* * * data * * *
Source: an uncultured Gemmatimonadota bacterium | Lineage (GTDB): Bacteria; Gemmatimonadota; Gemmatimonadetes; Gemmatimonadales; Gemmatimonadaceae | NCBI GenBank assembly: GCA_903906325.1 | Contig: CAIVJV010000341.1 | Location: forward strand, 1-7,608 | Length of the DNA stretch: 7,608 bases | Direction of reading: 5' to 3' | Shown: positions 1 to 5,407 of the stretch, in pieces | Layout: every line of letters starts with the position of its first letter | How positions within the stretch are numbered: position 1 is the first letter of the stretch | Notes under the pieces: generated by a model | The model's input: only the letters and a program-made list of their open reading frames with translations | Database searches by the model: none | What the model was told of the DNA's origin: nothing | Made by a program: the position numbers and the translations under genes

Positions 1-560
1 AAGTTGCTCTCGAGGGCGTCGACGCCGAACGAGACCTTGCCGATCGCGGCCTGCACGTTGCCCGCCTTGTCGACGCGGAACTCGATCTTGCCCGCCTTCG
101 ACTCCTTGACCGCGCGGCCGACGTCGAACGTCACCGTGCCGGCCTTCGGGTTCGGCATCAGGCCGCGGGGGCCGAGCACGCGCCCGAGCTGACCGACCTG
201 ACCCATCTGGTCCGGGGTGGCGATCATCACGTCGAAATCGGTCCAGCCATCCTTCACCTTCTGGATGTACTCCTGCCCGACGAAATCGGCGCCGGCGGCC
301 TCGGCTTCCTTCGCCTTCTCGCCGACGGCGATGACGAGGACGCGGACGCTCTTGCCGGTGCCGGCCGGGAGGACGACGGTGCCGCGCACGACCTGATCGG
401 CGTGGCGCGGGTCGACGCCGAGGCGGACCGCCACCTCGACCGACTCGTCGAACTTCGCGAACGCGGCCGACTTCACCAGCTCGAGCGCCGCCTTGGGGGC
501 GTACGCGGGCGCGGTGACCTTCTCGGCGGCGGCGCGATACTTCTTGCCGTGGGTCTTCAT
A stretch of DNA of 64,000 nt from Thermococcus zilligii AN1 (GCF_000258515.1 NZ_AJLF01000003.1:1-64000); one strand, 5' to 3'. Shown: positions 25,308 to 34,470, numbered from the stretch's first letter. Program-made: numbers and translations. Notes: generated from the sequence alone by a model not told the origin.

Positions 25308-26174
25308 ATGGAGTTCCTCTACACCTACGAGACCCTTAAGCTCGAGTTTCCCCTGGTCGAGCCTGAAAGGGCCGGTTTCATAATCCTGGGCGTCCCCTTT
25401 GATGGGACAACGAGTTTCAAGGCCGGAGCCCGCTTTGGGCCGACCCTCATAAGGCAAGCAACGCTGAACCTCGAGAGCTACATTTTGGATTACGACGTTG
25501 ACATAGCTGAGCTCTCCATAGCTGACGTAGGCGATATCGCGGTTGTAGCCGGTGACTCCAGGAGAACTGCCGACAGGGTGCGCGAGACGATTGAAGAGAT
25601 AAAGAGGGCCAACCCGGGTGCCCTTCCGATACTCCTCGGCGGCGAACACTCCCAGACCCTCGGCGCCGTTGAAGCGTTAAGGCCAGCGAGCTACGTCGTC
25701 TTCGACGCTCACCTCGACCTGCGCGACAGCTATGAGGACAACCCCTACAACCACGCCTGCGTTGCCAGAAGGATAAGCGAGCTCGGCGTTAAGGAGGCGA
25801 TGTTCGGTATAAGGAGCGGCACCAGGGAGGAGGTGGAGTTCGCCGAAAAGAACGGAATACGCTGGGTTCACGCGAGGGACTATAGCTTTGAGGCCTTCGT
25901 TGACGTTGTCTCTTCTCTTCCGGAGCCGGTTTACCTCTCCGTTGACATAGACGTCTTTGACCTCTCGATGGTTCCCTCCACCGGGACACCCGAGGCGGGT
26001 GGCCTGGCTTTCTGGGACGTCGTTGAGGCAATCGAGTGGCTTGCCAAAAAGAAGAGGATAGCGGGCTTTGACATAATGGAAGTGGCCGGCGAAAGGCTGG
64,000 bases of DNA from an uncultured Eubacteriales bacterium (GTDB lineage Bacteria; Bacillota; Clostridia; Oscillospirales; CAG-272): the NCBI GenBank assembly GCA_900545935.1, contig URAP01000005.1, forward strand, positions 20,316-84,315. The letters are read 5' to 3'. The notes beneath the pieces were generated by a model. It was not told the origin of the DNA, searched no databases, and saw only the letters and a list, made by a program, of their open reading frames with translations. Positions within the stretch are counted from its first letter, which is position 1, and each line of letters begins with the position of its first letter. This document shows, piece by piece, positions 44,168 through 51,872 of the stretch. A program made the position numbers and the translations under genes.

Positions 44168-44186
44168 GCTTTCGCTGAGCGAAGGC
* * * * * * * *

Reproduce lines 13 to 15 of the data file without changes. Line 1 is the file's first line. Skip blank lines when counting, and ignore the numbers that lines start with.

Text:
25501 ACATAGCTGAGCTCTCCATAGCTGACGTAGGCGATATCGCGGTTGTAGCCGGTGACTCCAGGAGAACTGCCGACAGGGTGCGCGAGACGATTGAAGAGAT
25601 AAAGAGGGCCAACCCGGGTGCCCTTCCGATACTCCTCGGCGGCGAACACTCCCAGACCCTCGGCGCCGTTGAAGCGTTAAGGCCAGCGAGCTACGTCGTC
25701 TTCGACGCTCACCTCGACCTGCGCGACAGCTATGAGGACAACCCCTACAACCACGCCTGCGTTGCCAGAAGGATAAGCGAGCTCGGCGTTAAGGAGGCGA